Chicken Houses of Mendota Part III

It’s Super Bowl Sunday, and I’m sitting here mesmerized with the reality show Southern Justice. How about those police dogs? They really earn their keep and talk about liking your job!!!

It is gray outside and supposed to be a wintry mix tonight and tomorrow. I’ve got potato soup in the crockpot for dinner. Having one of those quiet days where I look at my beloved dog and try and be thankful for the almost 16 years we’ve shared with her. It’s coming to an end, and my heart is breaking. However, that’s not what this post is about. Yesterday, Mother Nature gave us some sunshine. Much needed sunshine.

It was a good day to go looking for another chicken house. I blogged about two others in the past few weeks. See here and here. I didn’t have to go far for today’s chicken house…just up the road a piece. I went to Ricky and Trina Vickers. They are my neighbors, and Ricky is a distant cousin. I’ve known him since he was a squirt in a diaper. Here’s his mama…our families are intertwined by blood, love and friendship. The red thread that time does not break. Our parents were lifelong, best friends. They understood that true riches are in the people you love. Hello Cousin Susan.

Susan Collier

Gosh…she looks good!! Susan is a survivor. She has faced down some tremendous health challenges in the past five years, and she always lives with the grief of having her oldest son taken in his prime. Mark Vickers will never be forgotten by this family. However, I see her returning to good health, and I am grateful.

Back to chickens…here we are!!

Chicken House 1

The small farm trend today is to have chicken tractors where the chicken house can be moved about on the property. We have those in Mendota, but we also believe in using what we have.  Ricky and Trina had this building, and it’s perfect for their hens and roosters. These two will take on any farming challenge. They’ve raised piggies, ducks, chickens and they want to get into bees! They love honey. I know. I sell or barter them my honey!

If there can be a crapamongous picture, I can take it. Sorry! If this was a good picture, you’d see a hen “dusting” which basically is cleaning herself by rolling in dirt. Dusting gives her healthy skin and feathers and removes parasites. It must feel awfully good, too, because she would stand up and then just flop back over. I want to dust, too!!

Chicken Dusting

Ricky and Trina’s chickens are well adjusted. They’re very friendly and not the least afraid. They mingle with us.

Chickens Mingling

They make soothing sounds. Forget meditation music…someone needs to put a recorder in their henhouse and make a million dollars. People in the city may never hear these sounds. Trina talks about having chickens and, besides healthy eggs, she said they provide hours of entertainment. They’re restful, but fun, creatures.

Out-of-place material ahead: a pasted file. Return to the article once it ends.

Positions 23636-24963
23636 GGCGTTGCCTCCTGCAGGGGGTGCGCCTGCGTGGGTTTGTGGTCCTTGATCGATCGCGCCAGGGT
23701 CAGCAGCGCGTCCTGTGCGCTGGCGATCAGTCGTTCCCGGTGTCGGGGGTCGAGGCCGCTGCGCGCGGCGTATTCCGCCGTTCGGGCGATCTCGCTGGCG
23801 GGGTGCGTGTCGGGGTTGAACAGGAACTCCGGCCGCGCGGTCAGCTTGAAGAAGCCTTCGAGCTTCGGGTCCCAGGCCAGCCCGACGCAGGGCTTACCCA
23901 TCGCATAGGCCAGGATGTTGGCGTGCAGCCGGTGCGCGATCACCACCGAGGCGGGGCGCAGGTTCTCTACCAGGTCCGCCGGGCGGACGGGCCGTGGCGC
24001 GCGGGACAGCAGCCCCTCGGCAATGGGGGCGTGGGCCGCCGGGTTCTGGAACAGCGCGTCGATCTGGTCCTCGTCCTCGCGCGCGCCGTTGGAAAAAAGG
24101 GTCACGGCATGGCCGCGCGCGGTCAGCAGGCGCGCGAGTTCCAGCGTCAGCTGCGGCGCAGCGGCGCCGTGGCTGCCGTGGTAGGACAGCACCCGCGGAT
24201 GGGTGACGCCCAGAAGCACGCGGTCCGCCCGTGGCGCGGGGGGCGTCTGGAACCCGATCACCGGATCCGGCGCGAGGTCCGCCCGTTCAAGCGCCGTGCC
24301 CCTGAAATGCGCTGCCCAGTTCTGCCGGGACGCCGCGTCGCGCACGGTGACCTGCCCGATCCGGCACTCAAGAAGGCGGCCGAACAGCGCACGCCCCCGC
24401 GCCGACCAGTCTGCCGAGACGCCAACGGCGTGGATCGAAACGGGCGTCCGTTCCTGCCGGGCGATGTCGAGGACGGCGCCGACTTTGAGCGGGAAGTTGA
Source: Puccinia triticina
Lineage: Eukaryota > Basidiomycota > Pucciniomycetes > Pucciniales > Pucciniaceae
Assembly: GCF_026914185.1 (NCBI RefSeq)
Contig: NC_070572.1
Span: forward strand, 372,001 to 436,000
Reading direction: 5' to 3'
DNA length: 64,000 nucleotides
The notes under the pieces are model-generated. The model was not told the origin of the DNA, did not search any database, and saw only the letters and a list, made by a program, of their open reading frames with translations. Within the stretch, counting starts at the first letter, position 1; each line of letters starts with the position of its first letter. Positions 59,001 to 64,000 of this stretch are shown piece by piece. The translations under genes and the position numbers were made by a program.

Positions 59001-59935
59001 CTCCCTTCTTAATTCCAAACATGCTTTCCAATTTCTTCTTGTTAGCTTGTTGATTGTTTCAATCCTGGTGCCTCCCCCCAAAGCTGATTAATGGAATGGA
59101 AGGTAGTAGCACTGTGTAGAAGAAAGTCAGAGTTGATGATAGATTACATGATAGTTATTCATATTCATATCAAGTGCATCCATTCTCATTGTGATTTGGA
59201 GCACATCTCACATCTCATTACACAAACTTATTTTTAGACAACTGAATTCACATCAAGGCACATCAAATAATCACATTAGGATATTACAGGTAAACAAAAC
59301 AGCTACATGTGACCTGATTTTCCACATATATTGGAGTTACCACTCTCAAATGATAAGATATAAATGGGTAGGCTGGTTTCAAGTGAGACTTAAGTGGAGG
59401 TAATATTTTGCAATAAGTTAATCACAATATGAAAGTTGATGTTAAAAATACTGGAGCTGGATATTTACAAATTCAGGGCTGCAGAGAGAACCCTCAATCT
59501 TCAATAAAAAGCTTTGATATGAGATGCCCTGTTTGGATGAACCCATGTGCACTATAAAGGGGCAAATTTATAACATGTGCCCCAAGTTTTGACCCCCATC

They have a few roosters and will be trying to get rid of some of them, but they won’t be getting rid of Thomas Jefferson. Yes, I said Thomas Jefferson. Trina thinks that her rooster looks like Thomas Jefferson. Here’s a picture of one of our most famous presidents…

Thomas_Jefferson_by_Rembrandt_Peale_1805_cropped

And here’s Thomas Jefferson, the Rooster.

Thomas Jefferson Rooster

Trina, are ya sure? Ricky…her eyes are funny…maybe you shouldn’t let her drive. This rooster, however, does have a very high-sounding name for his breed. Salmon faverolle. This breed originated in France and has five toes, really fuzzy feet, and is known to be a great rooster to have near children because of its good nature. In Ricky and Trina’s case, Thomas Jefferson is a pet. Do you know what a rooster does besides fertilize the eggs? You can have eggs without a rooster, but you have to have a rooster to have chicks. He has different crows to alert the hens of danger, food, etc. Some roosters will even catch insects and give them to the hens. I don’t think Thomas Jefferson has given much of his food away. He is huge.

Fat rooster..

TJ 2

Back to the henhouse. Here is an ingenious way to provide water without carrying it every day. We’ve had plenty of rain in southwest Virginia for the past few years. The rain collects in the gutter and goes into the barrel which goes into the the chicken house or into the overflow barrel. Very smart.

Rainbarrell

The chickens have a promenade of sorts to exit the henhouse. The white piece of wood is pulled back exposing an opening and out come the hens.

Exit Roof

They have a series of runs made from recycled pallet boards. Free. Ingenious.

Pallet Run Extension 2

And another shot…

Pallett Run Extension 1

And another shot…

Pallett Run

If you are thinking about getting chickens and you cannot afford one of the chicken tractors that you see at Tractor Supply or online, Ricky’s demonstrates that it doesn’t have to be extremely fancy. The chickens need shelter. They need good food. They need 8 hours of sunshine. And I think in the case of the Mendota chickens, you’d be told they need love.

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Comments

  1. OK I’m gonna put myself out there and ask what maybe a few other readers are wondering…..what the heck is a chicken tractor? And how do you teach a chicken to drive it since they don’t have hands???

    • Funny! A chicken tractor is a portable chicken house that can be moved around. I’ll show you one in a future post. What do you mean a chicken doesn’t gave hands? Thomas Jefferson is pretty handy with his girls!

  2. I love this website. Hubby found it for me since we have chickens in town here and he knows I love to see how other people fix up their digs for the chicks. True chicken lovers spoil their gurls.
    Maybe you could come see mine set-up some day.

    • Pam
      You are so nice–especially since I haven’t been keeping the website updated. Going to change that now that Adventure Mendota is closed for the season. Thank you!!

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